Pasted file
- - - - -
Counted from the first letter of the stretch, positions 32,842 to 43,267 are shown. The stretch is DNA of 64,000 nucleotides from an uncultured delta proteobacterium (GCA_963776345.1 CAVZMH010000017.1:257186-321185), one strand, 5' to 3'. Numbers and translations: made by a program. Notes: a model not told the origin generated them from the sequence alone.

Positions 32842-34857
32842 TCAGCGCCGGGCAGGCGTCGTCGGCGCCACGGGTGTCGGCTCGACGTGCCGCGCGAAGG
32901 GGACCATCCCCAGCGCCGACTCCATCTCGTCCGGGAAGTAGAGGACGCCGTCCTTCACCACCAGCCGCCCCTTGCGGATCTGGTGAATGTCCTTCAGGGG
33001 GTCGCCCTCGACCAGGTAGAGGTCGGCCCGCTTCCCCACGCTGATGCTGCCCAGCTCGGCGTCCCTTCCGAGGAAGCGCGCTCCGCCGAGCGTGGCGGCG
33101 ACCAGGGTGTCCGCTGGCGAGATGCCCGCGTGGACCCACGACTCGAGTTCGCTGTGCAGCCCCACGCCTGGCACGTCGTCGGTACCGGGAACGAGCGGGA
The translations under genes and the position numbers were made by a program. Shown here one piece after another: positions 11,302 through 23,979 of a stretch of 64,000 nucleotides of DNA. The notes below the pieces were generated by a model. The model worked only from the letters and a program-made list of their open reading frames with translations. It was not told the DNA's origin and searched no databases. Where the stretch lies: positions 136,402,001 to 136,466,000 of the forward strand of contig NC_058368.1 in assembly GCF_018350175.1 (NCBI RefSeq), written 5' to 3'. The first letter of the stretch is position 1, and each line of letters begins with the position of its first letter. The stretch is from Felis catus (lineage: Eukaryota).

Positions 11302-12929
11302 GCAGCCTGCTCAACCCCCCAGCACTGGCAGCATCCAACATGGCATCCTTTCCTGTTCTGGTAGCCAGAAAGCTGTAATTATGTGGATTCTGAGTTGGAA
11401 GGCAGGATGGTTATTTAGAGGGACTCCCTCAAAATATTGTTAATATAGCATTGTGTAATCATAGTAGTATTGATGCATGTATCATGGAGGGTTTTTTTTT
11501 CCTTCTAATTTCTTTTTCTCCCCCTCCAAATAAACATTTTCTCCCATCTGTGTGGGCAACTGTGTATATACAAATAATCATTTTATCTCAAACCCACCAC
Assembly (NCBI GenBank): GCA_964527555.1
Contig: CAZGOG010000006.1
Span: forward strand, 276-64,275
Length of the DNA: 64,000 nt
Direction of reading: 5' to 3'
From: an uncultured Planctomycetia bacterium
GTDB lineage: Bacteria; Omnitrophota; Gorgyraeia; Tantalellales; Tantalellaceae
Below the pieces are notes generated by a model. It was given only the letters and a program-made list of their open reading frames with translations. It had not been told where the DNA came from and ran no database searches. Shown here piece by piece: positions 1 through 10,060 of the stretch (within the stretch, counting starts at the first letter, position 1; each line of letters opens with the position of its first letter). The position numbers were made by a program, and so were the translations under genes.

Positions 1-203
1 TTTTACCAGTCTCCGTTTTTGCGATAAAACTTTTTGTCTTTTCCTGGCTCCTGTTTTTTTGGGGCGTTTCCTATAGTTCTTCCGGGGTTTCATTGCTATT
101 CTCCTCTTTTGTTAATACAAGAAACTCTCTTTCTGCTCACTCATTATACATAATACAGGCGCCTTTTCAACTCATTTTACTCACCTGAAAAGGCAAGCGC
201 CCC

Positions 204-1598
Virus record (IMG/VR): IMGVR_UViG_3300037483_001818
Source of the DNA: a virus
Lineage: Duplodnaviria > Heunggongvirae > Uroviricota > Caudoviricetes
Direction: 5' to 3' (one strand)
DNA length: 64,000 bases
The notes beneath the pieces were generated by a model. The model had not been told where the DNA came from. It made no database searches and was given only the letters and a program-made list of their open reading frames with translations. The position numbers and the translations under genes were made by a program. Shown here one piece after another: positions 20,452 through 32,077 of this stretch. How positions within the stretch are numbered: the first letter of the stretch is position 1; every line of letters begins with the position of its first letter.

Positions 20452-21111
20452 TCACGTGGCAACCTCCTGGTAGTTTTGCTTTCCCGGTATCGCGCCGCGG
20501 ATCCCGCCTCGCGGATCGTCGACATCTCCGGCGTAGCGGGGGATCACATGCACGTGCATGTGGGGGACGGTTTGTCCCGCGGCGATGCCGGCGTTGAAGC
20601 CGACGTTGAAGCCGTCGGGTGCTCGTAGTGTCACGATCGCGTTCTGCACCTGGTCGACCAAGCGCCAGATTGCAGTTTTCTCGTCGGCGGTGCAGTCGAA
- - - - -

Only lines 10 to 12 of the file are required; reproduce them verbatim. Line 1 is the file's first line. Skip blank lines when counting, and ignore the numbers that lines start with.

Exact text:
11401 GGCAGGATGGTTATTTAGAGGGACTCCCTCAAAATATTGTTAATATAGCATTGTGTAATCATAGTAGTATTGATGCATGTATCATGGAGGGTTTTTTTTT
11501 CCTTCTAATTTCTTTTTCTCCCCCTCCAAATAAACATTTTCTCCCATCTGTGTGGGCAACTGTGTATATACAAATAATCATTTTATCTCAAACCCACCAC
Assembly (NCBI GenBank): GCA_964527555.1